Treatment and Control


One of the first steps in controlling larder beetles is cleaning. Focus on areas where fur, feathers, or cured meats are present. Regularly vacuum and clean pantries, closets, and pet bedding to eliminate food sources and hiding places for Dermestes lardarius.

Natural Solutions

  • Diatomaceous Earth: A non-toxic powder that can be sprinkled around the infested areas to dehydrate and kill the insects.
  • Traps: Sticky traps baited with cured meat can help catch adult beetles, reducing their population.

Chemical Pesticides

There are several chemical pesticides available, such as cyfluthrin, tetramethrin, and permethrin. Use them for crack and crevice treatment to provide residual protection.


  • Effective in killing beetles and preventing re-infestation
  • Many options available for different levels of infestation


  • Chemicals may be harmful to humans, pets, and beneficial insects if not used correctly
  • Some beetles may develop resistance to certain pesticides over time

Professional Assistance

When dealing with severe larder beetle infestations, consider hiring a professional pest control service like Orkin. Professionals have access to specialized treatments and techniques, ensuring the complete elimination of the infestation.

Comparison Table

MethodEffectivenessCostEase of UseEnvironmental Impact
Natural SolutionsModerateLowEasyMinimal
Chemical PesticidesHighModerateModerateModerate
Professional AssistanceHighHighEasyModerate

Remember to follow the treatment and control methods as described to keep larder beetles in check.

Unique Circumstances and Environments

Larder Beetles in Museums

Larder beetles, being attracted to food sources, can pose threats in museums where animal specimens are stored 1.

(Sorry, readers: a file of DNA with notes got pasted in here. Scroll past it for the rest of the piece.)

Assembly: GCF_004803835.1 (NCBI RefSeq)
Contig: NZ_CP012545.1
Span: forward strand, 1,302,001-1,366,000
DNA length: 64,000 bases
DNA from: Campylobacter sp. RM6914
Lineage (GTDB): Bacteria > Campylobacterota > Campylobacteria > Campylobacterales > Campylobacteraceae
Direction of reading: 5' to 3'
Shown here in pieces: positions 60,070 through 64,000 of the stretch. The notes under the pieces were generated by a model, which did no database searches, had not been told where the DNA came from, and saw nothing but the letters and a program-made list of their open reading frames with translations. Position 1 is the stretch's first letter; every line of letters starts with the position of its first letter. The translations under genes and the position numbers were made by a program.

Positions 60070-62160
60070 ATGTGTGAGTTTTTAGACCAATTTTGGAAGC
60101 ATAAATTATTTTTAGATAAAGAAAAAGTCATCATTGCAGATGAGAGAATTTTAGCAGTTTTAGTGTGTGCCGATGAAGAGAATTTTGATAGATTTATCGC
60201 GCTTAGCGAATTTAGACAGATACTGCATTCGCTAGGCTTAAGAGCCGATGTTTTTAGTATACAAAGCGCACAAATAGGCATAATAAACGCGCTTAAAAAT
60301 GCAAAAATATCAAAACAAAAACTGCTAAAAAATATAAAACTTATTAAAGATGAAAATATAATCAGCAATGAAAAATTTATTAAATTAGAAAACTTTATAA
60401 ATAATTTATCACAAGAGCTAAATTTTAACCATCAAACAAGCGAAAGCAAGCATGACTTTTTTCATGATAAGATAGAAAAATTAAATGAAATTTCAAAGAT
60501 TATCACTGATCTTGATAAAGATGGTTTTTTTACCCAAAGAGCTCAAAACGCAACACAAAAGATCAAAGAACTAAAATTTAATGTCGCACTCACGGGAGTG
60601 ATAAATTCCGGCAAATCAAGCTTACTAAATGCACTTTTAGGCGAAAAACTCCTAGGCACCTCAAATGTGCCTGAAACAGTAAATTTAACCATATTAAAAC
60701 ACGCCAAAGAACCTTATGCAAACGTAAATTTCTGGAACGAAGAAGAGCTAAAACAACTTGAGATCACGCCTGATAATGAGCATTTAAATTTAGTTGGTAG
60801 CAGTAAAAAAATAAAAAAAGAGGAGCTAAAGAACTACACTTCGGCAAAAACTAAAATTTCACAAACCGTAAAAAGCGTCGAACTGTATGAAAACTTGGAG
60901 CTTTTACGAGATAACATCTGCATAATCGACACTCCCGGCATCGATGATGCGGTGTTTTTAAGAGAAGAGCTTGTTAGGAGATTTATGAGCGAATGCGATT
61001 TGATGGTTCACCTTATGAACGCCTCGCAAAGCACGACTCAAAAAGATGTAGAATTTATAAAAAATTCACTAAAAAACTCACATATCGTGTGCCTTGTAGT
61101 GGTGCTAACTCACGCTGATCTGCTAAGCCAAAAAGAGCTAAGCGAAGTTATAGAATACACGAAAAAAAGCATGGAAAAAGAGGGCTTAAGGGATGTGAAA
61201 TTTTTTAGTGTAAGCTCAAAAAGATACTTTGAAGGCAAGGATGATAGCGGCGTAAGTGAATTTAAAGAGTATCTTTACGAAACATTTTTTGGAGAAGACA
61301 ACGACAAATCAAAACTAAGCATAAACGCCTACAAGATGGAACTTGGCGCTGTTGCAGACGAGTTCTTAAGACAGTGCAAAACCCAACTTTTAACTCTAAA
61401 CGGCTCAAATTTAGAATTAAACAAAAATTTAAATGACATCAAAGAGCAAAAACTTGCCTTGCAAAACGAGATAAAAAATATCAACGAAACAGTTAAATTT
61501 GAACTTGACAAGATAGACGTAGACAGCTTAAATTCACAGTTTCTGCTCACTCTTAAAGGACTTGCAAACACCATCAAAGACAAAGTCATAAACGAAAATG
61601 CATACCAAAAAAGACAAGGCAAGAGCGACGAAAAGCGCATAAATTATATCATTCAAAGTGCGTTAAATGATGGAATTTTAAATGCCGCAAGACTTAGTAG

For example, they can damage taxidermy and collections of bones or dried insects. Pest management in museums includes:

  • Regular checks and cleaning of displays
  • Sealing cracks and crevices
  • Using sticky traps

Managing Infestations in Bedrooms

Larder beetles may appear in bedrooms searching for a food source or shelter 2. Managing infestations in bedrooms involves:

  • Cleaning and vacuuming regularly
  • Properly storing food outside the bedroom
  • Discarding infested items
  • Sealing gaps where they can enter

Adapting to Winter Seasons

They can overwinter both outdoors and indoors, hiding in walls 3. During the winter months, they stay inactive.

Spring/SummerActive, feeding, breedingFood sources, indoors, outdoors
WinterInactive, hidingWalls, crevices, indoors, outdoors


  1. Wisconsin Horticulture 2 3 4 5 6 7 8
  2. UMN Extension 2 3
  3. Cooperative Extension: Insect Pests, Ticks and Plant 2 3 4
  4. Cooperative Extension: Insect Pests, Ticks and Plant
  5. UMN Extension
  6. Plant & Pest Diagnostics – College of Agriculture and


  • Bugman

    Bugman aka Daniel Marlos has been identifying bugs since 1999. is his passion project and it has helped millions of readers identify the bug that has been bugging them for over two decades. You can reach out to him through our Contact Page.

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  • Piyushi Dhir

    Piyushi is a nature lover, blogger and traveler at heart. She lives in beautiful Canada with her family. Piyushi is an animal lover and loves to write about all creatures.

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Tags: Larder Beetle

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10 Comments. Leave new

  • Can these bugs come from animal feces? Because I’m finding them in my bathroom

  • I found 2 of these beetles in my cat’s food dish. Could they have been in his dry cat food when I purchased it? I also found another on the kitchen floor (about 5 feet from cat food dish) and one in the bathroom about 2 days later (about 15 feet from food dish).

    • Yes, it is entirely possible to buy dry pet food that has beetle larvae prior to bringing the product into the home.

  • I have found these in my bedrooms

  • I believe I will investigate the dry cat food theory Pat G. I am having same problem. Same bug. I never had an issue with bugs until we had indoor cats a couple years ago.

  • woops!! it’s bigger. I m so scared..

  • How do I get rid of them?

  • Denise Stroud
    June 24, 2021 9:54 am

    I don’t have pets. The exterminator comes weekly. I see these beetles throughout my entire house. They used to just be visible on the floors. Now they have become more aggressive. Today, I found one crawling on my BED and on the dresser. How do you get rid of these pest???